Kathmandu – The World Health Organization today urged countries in South-East Asia Region to enhance routine immunization along with the ongoing efforts to rapidly increase COVID-19 vaccination coverage.
“The vulnerability to vaccine preventable diseases has increased with the pandemic disrupting essential immunization services and surveillance for vaccine preventable disease. Though efforts are being made, much more needs to be done specially at the sub-national levels and to reach the unreached and underserved population,” said Dr Poonam Khetrapal Singh, Regional Director, WHO South-East Asia, at the Seventy-Fourth Regional Committee meeting.
Recalling the strong progress made until the onset of the pandemic, the Regional Director said, by 2019 the Region was in a historically best position related to vaccine preventable disease control with 91% coverage with three doses of DTP vaccine (DTP3). Ten of 11 countries had achieved more than 90% DTP3 coverage.
Though routine immunization services were among the first essential services that countries began to restore during the pandemic, the DTP3 coverage in the Region dipped to 85% in 2020. The number of unvaccinated or partially vaccinated children increased to 4.9 million as against 3 million in 2019. Surveillance of vaccine preventable diseases was also affected.
The COVID-19 pandemic has also impacted implementation of strategies for measles and rubella elimination, a flagship priority in the Region. The estimated coverage with the first dose of measles-containing vaccine (MCV1) in the Region declined to 88% in 2020 compared with 94% in 2019. Similarly, coverage with the second dose of measles-containing vaccine declined to 78% in 2020 compared with 83% in 2019. The COVID-19 pandemic has also resulted in surveillance gaps in several countries and has delayed implementation of mass vaccination campaigns and other immunization-related activities.
“There is an urgent need to repair the damage caused by COVID-19, to regain the momentum achieved in the previous decade, and to protect infants, young people and adults with life-saving vaccines,” Dr Khetrapal Singh said.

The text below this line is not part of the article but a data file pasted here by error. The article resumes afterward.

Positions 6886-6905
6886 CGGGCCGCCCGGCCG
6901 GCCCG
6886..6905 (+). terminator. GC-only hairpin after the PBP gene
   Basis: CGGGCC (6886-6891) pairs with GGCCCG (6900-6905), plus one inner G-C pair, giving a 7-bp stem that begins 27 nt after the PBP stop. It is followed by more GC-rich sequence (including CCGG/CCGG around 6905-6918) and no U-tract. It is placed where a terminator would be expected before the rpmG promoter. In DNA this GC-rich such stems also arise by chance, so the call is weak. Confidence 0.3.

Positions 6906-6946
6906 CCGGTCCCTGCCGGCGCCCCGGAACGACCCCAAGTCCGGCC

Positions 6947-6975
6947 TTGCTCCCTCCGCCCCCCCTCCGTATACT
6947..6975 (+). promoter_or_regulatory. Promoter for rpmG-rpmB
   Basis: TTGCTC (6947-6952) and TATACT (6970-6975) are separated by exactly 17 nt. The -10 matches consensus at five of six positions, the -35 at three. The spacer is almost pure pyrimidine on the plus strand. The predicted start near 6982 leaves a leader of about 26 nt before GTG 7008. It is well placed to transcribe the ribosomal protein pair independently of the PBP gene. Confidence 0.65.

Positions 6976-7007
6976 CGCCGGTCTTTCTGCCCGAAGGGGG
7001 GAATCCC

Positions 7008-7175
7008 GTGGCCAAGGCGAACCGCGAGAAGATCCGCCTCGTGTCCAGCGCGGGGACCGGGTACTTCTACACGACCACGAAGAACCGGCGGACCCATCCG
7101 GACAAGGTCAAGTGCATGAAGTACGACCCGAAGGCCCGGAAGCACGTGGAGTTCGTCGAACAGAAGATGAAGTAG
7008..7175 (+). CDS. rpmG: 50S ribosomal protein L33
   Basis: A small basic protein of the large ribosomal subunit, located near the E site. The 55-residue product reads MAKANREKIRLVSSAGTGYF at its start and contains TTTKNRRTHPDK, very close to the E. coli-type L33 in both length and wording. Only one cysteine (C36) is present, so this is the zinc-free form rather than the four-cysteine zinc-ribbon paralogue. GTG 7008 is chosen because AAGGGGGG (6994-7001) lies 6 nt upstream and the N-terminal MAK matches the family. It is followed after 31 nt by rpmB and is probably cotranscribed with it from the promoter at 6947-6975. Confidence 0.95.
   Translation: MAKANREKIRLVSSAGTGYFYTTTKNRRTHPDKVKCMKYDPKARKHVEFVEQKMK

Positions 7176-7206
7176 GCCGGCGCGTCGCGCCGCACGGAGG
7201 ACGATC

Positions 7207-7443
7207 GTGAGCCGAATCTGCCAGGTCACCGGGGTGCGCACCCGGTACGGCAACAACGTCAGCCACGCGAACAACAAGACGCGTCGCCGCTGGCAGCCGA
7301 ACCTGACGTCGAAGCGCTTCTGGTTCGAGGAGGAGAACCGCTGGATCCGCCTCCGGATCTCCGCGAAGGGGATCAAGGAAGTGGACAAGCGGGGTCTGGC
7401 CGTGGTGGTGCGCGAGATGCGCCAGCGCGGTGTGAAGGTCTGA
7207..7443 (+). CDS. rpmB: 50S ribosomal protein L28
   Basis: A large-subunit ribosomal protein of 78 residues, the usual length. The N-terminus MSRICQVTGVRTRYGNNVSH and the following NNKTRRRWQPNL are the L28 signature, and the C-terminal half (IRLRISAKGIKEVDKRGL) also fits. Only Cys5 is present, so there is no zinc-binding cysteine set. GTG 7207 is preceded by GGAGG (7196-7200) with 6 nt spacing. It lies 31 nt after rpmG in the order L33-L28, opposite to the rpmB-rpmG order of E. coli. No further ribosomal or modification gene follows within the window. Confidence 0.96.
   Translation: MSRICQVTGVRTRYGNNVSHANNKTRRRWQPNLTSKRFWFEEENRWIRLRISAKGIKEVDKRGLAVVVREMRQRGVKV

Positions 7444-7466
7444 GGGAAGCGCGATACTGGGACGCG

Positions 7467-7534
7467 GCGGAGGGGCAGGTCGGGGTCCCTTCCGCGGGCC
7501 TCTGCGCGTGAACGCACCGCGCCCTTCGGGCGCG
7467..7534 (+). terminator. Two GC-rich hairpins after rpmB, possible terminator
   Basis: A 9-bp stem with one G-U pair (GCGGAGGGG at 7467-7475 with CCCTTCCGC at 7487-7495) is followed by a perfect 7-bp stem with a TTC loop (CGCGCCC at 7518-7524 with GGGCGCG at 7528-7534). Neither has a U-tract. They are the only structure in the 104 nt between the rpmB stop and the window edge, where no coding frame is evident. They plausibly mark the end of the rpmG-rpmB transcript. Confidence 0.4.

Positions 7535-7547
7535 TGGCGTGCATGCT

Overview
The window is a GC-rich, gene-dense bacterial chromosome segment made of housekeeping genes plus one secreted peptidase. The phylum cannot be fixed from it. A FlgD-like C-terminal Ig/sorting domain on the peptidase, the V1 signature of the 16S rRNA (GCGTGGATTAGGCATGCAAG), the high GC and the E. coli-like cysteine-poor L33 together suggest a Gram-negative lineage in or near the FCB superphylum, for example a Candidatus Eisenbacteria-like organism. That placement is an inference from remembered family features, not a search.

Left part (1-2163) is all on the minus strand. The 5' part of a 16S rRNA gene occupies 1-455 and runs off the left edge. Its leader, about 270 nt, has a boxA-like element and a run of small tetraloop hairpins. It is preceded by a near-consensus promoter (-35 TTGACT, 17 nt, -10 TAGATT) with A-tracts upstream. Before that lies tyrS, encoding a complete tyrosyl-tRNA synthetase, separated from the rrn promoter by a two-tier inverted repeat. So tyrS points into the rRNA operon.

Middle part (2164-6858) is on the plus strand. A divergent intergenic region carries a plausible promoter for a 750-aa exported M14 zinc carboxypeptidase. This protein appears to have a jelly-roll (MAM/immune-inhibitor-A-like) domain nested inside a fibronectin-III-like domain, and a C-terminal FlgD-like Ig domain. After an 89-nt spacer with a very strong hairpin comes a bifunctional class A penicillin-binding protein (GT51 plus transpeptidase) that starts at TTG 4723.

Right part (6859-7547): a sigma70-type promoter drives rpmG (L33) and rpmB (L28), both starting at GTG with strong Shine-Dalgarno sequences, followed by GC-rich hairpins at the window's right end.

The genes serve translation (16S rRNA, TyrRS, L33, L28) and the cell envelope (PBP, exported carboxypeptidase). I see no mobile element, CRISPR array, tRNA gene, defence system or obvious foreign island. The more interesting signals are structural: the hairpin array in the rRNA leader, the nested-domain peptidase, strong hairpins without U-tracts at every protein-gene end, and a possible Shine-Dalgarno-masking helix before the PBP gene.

The ongoing Regional Committee meeting discussed the Strategic Framework for the South-East Asia Regional Vaccine Action Plan 2022−2030 which focuses on the roll-out of COVID-19 vaccination and restoration of immunization systems and vaccine-preventable disease surveillance from the impact of the COVID-19 pandemic.
We need to ensure strategies are in place to maintain and enhance routine immunization without impacting the efforts to increase COVID-19 vaccination rates, the Regional Director said. Adequate human resources for routine immunization and COVID-19 vaccination, efforts to build confidence among people to access immunization services and having Standard Operating Procedures in place for enhancing immunization activities immediately following cessation of lockdown periods, are some of the critical measures that need to be taken, she said.
“Implementation of the framework will need high-level political and programmatic commitment and partner collaboration to which WHO is committed,” the Regional Director said.
Countries in the Region are making unprecedented efforts to expand COVID-19 vaccination coverage with over 915 million doses administered across the Region. The availability of more vaccine doses in recent weeks has helped scale up coverage.
Despite the challenges posed by the pandemic, the Region has maintained its status of having eradicated polio and eliminated maternal and neonatal tetanus. Measles elimination has been achieved and maintained in five countries, while two of these countries have also achieved rubella elimination. Four countries have been verified as having achieved hepatitis B control through immunization.
The Regional Committee meeting is the annual governing body meeting of WHO South-East Asia Region. Being hosted by Nepal, the meeting is being held virtually for the second consecutive year in view of the pandemic.